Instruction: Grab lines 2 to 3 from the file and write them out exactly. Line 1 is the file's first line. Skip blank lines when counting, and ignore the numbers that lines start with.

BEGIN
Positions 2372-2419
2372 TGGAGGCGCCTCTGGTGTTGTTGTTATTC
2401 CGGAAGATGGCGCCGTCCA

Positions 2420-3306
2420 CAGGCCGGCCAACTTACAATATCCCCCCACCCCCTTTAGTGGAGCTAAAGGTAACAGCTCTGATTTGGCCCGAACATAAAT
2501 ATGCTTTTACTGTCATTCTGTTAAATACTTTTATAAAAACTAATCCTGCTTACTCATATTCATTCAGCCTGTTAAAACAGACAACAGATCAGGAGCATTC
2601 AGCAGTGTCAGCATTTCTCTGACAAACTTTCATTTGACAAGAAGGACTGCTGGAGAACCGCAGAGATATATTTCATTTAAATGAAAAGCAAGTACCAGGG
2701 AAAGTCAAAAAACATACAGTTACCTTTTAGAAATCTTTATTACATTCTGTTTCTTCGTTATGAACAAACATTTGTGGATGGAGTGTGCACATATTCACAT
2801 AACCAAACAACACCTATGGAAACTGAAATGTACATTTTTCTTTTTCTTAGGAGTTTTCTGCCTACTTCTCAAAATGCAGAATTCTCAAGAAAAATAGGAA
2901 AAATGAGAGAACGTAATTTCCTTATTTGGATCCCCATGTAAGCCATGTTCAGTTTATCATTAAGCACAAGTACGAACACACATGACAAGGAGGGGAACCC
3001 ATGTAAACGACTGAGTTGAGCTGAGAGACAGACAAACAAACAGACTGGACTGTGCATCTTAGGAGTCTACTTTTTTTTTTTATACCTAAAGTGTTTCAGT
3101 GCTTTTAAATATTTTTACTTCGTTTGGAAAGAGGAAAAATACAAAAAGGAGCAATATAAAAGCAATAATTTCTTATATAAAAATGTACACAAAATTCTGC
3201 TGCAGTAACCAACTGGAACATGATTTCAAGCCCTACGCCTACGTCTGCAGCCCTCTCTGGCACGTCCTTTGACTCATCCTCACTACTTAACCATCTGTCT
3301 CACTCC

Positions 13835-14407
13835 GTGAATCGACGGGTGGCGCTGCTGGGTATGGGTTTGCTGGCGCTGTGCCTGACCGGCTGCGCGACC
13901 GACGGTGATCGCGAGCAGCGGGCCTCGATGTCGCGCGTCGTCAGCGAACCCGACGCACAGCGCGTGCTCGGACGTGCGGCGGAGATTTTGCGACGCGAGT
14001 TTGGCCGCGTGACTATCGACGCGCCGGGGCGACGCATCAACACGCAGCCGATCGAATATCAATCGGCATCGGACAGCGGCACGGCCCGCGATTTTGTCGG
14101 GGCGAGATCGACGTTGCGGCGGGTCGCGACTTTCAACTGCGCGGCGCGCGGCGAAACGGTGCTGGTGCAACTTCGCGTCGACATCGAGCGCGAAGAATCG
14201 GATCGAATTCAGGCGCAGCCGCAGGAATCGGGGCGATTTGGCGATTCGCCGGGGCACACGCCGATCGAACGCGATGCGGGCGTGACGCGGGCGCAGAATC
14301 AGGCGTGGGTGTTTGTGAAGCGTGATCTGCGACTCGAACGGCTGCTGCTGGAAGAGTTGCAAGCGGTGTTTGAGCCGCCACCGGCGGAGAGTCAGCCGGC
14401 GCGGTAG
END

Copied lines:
2372 TGGAGGCGCCTCTGGTGTTGTTGTTATTC
2401 CGGAAGATGGCGCCGTCCA